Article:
A discussion about the social, cultural, and economic impact of immigrant artists on U.S. society, the infrastructure available to support the integration of immigrant artists, and the personal transformations they undergo as they adapt to their new homeland.

Continue Reading

Little Syria, NY at the Ellis Island Museum of Immigration

On October 1, 2016, the Arab American National Museum proudly opened the exhibition Little Syria, NY: An Immigrant Community’s Life & Legacy at our nation’s most storied institution on immigration, the Ellis Island Museum of Immigration. This exhibition presents the rich history of the earliest concentrated Arab immigrant community in the USA, placing the Arab American experience in context with the greater American immigrant narrative. I cannot think of a better time, or a better location, for this exhibition.

Nothing tells the “American story” like Ellis Island, and nothing tells the Arab immigrant story like Little Syria. At the time the Little Syria neighborhood was thriving in New York, “Greater Syria” itself consisted of modern-day Syria, Lebanon, Jordan, and Palestine – and newly arrived Arab immigrants to New York exemplified this diversity. Choosing to exhibit Little Syria, NY in New York City, on the island where so many Arab immigrants first stepped foot on American soil, demonstrates a commitment and appreciation to our rich and contributory heritage.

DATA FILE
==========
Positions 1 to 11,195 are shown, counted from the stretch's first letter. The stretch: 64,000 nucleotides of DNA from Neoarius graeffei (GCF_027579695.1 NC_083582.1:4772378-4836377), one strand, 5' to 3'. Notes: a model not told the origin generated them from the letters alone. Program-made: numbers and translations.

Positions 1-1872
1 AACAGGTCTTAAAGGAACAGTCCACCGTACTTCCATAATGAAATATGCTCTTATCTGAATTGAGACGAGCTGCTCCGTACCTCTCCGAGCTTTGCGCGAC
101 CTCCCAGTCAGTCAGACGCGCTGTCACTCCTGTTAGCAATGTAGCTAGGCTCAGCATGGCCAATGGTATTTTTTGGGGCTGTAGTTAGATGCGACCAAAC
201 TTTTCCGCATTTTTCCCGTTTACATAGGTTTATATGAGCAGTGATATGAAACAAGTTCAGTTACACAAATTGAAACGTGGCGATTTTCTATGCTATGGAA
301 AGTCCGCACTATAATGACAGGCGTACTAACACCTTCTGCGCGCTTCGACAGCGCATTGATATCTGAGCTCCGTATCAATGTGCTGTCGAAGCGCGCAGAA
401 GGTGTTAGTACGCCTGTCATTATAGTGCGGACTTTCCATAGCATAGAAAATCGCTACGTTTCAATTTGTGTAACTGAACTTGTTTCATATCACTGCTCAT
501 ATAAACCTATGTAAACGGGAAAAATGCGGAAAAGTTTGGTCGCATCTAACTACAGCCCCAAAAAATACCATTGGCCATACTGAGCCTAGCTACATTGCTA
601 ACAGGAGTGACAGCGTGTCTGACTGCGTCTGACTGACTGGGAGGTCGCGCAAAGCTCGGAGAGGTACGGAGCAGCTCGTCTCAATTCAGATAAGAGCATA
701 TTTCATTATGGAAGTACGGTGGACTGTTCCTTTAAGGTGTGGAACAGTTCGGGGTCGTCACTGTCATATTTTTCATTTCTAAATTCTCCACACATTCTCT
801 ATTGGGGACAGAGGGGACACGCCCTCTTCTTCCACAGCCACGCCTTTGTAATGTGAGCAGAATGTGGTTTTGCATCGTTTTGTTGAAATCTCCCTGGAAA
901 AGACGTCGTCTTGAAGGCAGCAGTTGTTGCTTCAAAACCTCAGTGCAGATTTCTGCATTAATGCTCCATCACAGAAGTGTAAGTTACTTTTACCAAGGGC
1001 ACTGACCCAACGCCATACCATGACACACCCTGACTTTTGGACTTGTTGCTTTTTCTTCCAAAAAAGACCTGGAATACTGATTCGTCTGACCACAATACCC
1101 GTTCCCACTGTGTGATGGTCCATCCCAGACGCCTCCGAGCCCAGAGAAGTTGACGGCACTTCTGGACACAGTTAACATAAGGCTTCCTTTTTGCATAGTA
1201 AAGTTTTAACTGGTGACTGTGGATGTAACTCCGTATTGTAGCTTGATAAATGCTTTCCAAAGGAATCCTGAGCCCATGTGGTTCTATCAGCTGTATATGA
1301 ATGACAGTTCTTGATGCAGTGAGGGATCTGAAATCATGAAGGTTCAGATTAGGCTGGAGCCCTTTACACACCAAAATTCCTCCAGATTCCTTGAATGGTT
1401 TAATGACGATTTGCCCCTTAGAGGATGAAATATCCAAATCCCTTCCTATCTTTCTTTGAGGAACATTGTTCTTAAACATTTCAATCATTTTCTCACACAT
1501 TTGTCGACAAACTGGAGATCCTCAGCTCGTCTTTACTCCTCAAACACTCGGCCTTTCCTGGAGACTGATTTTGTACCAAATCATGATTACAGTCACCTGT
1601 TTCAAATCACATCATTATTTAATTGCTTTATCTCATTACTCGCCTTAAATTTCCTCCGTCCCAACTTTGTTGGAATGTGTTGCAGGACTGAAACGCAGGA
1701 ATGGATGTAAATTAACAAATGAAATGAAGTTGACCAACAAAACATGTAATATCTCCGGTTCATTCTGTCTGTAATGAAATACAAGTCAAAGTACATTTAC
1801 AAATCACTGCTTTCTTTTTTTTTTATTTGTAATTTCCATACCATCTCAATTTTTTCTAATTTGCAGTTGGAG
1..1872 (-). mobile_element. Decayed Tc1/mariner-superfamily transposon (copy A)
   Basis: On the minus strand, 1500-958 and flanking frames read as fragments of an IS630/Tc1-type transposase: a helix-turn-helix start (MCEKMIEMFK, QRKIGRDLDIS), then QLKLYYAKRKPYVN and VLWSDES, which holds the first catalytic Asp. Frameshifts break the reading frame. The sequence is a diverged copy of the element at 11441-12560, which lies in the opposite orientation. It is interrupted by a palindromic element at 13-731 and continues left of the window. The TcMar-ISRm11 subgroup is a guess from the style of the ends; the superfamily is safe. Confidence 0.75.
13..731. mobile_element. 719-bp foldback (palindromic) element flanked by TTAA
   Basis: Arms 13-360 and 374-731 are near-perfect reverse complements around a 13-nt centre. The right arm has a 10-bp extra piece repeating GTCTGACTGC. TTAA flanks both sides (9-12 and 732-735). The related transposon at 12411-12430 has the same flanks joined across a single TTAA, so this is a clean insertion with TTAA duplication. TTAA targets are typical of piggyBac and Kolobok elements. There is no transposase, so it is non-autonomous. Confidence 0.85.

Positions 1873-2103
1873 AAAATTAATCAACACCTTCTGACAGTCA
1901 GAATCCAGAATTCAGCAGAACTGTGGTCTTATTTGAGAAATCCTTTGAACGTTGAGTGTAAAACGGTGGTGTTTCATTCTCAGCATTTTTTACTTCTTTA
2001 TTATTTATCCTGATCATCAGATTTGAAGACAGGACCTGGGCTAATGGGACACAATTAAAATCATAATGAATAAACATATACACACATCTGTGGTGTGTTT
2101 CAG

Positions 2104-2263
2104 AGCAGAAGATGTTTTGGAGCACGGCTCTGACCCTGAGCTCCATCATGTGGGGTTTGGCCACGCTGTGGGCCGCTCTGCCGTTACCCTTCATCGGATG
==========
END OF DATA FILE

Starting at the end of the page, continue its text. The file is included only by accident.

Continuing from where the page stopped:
At the same time, this exhibit embraces the American values of life, liberty, and the pursuit of happiness despite one’s place of origin, beliefs, race or reasons for making the courageous decision to embark on a new journey and way of life.